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Finance & Development, June 1978
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Growth and equity in East Asia: A survey of the problem of equity in Korea, Malaysia, the Philippines, and Indonesia, and policies that have been followed to ensure a broader distribution of the benefits of growth

Author(s):
International Monetary Fund. External Relations Dept.
Published Date:
June 1978
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Parvez Hasan

East Asian countries are among the most dynamic developing countries in the world today. Between 1970 and 1975 the average per capita gross national product (GNP) of the region rose by 4.7 per cent a year—faster than any other developing area, except the Middle East (see Table 1). However, notwithstanding this growth, the distribution of its benefits has, in most East Asian countries, not been satisfactory. Employment has often not expanded sufficiently to reduce open and underemployment; as a result, absolute poverty remains widespread. On the other hand, there is evidence of at least a modest improvement in the living standards of the poorest 40 per cent and, in addition, a reduction in the incidence of absolute poverty. (Absolute poverty is defined here to mean income levels below those required to provide for adequate nutrition and expenditure for essential nonfood items.)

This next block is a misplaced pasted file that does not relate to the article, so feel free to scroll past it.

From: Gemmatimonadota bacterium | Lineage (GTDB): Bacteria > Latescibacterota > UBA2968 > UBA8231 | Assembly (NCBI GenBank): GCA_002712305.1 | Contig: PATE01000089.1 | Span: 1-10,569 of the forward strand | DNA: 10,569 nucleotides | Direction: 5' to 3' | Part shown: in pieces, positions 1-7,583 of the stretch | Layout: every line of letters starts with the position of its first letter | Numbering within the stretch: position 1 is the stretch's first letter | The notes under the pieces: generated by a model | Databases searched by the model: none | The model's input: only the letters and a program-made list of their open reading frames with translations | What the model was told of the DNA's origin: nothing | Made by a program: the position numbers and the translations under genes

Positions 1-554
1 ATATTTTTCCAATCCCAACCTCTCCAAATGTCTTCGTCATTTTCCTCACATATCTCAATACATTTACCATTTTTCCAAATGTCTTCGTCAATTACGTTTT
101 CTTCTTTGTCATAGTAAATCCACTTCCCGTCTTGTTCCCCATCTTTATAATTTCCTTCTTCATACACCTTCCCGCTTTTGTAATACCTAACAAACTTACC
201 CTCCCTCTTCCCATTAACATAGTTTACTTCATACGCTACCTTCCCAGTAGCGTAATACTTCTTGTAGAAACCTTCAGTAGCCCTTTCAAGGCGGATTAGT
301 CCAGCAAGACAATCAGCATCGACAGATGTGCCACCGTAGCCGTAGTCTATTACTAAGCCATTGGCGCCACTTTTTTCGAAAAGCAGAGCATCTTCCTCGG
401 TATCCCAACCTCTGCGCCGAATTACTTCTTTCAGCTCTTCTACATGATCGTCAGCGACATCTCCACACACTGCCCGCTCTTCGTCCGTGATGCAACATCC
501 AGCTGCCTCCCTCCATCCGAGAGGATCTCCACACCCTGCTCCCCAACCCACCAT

Table 1Gross national product and growth rate of selected East Asian countries, 1950-75
GNP per capitaGrowth rate
195019751950-601960-701970-751950-75
(In 1975 dollars)(In per cent per annum)
China, Rep. of2459304.85.95.75.3
Hong Kong5141,7603.67.64.25.0
Indonesia1132201.61.43.52.0
Korea1605602.66.48.25.1
Lao People’s Dem. Rep.6890 1-0.51.9
Malaysia3837600.83.94.32.7
Papua New Guinea2504701.74.02.32.5
Philippines1843803.22.13.72.9
Singapore2,4506.27.3
Thailand1443502.65.03.63.6
Viet Nam1561.70.5
Source: World Bank.—indicates data not available.

Provisional.

Source: World Bank.—indicates data not available.

Provisional.

Over the years, government policy in all four East Asian countries (Korea, Malaysia, the Philippines, and Indonesia) has shown increasing recognition of the fact that economic growth is a necessary but not sufficient condition for improving the economic welfare of the masses. It has, therefore, explicitly focused on the major issues of employment, poverty, income distribution, and regional development. The relative importance of these interrelated but distinct issues, however, varies greatly from country to country. This survey is essentially impressionistic; it does not pretend to examine the countries in a rigorously comparable way—mainly because defining such concepts as “poverty” and “equity” in different countries on a uniform basis is at best difficult and can be misleading (see note to Table 3).

Table 2Population groups: shares in national income(In per cent)
Top 20 per centLowest 20 per centLowest 40 per cent
Indonesia 152.06.817.3
Korea 244.57.117.7